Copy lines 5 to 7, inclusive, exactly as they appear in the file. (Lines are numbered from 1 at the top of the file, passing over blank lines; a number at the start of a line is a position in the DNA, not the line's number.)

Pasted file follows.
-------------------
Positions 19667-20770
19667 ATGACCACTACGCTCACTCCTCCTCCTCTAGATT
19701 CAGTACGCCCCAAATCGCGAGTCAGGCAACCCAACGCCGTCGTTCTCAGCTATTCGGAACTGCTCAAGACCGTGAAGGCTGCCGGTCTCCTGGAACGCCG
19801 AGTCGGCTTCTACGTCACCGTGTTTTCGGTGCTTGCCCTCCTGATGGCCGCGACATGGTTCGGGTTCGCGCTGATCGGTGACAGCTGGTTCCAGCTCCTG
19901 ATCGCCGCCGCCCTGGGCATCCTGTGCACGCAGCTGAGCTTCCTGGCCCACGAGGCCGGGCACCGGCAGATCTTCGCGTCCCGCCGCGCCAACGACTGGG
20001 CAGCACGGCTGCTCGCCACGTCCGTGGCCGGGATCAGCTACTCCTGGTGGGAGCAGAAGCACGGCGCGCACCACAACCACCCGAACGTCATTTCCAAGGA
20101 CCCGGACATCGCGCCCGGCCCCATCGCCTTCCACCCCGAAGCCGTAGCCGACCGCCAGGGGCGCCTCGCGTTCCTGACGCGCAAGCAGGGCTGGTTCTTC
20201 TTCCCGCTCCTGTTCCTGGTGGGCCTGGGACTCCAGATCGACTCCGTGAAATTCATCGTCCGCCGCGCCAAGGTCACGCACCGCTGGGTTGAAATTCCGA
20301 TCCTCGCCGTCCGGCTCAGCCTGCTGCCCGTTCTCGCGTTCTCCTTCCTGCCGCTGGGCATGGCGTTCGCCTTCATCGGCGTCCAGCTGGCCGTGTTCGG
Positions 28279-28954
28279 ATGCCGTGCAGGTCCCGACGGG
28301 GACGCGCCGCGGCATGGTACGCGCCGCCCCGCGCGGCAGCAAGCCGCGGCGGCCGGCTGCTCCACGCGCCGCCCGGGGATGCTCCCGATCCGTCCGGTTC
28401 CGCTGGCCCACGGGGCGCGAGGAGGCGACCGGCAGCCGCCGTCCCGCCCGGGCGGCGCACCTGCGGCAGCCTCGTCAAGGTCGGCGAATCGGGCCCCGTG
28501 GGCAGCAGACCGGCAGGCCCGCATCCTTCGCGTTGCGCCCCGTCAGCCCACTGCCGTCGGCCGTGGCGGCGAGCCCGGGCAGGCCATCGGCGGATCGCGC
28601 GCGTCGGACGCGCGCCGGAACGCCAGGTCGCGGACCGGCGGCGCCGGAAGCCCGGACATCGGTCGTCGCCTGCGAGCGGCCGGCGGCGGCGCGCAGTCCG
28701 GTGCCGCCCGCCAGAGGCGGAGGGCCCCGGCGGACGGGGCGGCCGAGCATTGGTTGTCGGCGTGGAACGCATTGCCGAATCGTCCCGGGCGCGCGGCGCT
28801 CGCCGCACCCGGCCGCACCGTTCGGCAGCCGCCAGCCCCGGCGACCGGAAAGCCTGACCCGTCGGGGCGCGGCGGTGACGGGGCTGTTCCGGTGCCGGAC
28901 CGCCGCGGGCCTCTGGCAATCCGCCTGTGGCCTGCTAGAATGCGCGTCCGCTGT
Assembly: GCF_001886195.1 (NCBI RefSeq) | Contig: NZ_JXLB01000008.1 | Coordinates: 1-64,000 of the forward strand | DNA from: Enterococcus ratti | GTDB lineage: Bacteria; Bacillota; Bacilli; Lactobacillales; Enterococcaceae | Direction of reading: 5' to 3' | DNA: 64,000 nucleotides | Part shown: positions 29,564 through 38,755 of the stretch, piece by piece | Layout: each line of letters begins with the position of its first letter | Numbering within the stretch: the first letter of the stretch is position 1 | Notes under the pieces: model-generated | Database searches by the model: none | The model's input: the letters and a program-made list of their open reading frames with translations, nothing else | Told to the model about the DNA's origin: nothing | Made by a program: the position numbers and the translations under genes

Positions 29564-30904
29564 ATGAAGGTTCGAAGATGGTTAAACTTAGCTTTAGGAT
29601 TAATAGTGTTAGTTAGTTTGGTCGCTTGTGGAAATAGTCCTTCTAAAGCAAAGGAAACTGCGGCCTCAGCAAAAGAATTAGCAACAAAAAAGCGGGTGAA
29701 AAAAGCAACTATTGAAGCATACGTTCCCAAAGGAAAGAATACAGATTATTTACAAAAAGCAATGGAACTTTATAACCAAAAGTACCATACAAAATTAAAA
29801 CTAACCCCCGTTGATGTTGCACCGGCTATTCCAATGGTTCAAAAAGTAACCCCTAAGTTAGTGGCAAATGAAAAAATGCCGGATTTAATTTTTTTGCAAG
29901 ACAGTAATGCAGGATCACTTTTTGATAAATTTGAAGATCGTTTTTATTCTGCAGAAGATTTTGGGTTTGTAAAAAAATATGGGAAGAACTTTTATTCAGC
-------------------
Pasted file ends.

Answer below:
19901 ATCGCCGCCGCCCTGGGCATCCTGTGCACGCAGCTGAGCTTCCTGGCCCACGAGGCCGGGCACCGGCAGATCTTCGCGTCCCGCCGCGCCAACGACTGGG
20001 CAGCACGGCTGCTCGCCACGTCCGTGGCCGGGATCAGCTACTCCTGGTGGGAGCAGAAGCACGGCGCGCACCACAACCACCCGAACGTCATTTCCAAGGA
20101 CCCGGACATCGCGCCCGGCCCCATCGCCTTCCACCCCGAAGCCGTAGCCGACCGCCAGGGGCGCCTCGCGTTCCTGACGCGCAAGCAGGGCTGGTTCTTC